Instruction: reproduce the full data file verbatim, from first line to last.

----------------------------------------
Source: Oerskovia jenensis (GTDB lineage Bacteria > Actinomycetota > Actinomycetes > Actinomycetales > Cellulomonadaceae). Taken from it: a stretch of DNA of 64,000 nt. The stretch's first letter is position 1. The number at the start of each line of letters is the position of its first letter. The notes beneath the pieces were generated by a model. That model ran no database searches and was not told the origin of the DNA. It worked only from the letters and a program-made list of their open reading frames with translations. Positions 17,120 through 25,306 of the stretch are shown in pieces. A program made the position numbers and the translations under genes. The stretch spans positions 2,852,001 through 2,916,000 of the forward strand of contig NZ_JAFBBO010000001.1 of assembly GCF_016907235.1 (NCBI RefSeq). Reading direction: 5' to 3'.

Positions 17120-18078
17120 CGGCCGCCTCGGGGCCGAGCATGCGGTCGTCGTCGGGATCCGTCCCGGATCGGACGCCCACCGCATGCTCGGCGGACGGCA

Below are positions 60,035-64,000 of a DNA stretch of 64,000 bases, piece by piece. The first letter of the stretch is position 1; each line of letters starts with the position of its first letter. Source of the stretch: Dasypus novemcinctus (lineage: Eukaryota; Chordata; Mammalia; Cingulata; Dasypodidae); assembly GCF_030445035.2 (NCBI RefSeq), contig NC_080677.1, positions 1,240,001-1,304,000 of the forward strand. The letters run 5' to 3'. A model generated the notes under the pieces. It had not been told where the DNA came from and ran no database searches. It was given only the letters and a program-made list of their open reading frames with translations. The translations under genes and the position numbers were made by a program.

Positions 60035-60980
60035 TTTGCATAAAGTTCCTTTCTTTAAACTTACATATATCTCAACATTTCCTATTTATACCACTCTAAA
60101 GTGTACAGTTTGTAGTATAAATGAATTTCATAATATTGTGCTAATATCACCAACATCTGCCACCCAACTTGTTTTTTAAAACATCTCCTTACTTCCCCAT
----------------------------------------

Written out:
Source: Oerskovia jenensis (GTDB lineage Bacteria > Actinomycetota > Actinomycetes > Actinomycetales > Cellulomonadaceae). Taken from it: a stretch of DNA of 64,000 nt. The stretch's first letter is position 1. The number at the start of each line of letters is the position of its first letter. The notes beneath the pieces were generated by a model. That model ran no database searches and was not told the origin of the DNA. It worked only from the letters and a program-made list of their open reading frames with translations. Positions 17,120 through 25,306 of the stretch are shown in pieces. A program made the position numbers and the translations under genes. The stretch spans positions 2,852,001 through 2,916,000 of the forward strand of contig NZ_JAFBBO010000001.1 of assembly GCF_016907235.1 (NCBI RefSeq). Reading direction: 5' to 3'.

Positions 17120-18078
17120 CGGCCGCCTCGGGGCCGAGCATGCGGTCGTCGTCGGGATCCGTCCCGGATCGGACGCCCACCGCATGCTCGGCGGACGGCA

Below are positions 60,035-64,000 of a DNA stretch of 64,000 bases, piece by piece. The first letter of the stretch is position 1; each line of letters starts with the position of its first letter. Source of the stretch: Dasypus novemcinctus (lineage: Eukaryota; Chordata; Mammalia; Cingulata; Dasypodidae); assembly GCF_030445035.2 (NCBI RefSeq), contig NC_080677.1, positions 1,240,001-1,304,000 of the forward strand. The letters run 5' to 3'. A model generated the notes under the pieces. It had not been told where the DNA came from and ran no database searches. It was given only the letters and a program-made list of their open reading frames with translations. The translations under genes and the position numbers were made by a program.

Positions 60035-60980
60035 TTTGCATAAAGTTCCTTTCTTTAAACTTACATATATCTCAACATTTCCTATTTATACCACTCTAAA
60101 GTGTACAGTTTGTAGTATAAATGAATTTCATAATATTGTGCTAATATCACCAACATCTGCCACCCAACTTGTTTTTTAAAACATCTCCTTACTTCCCCAT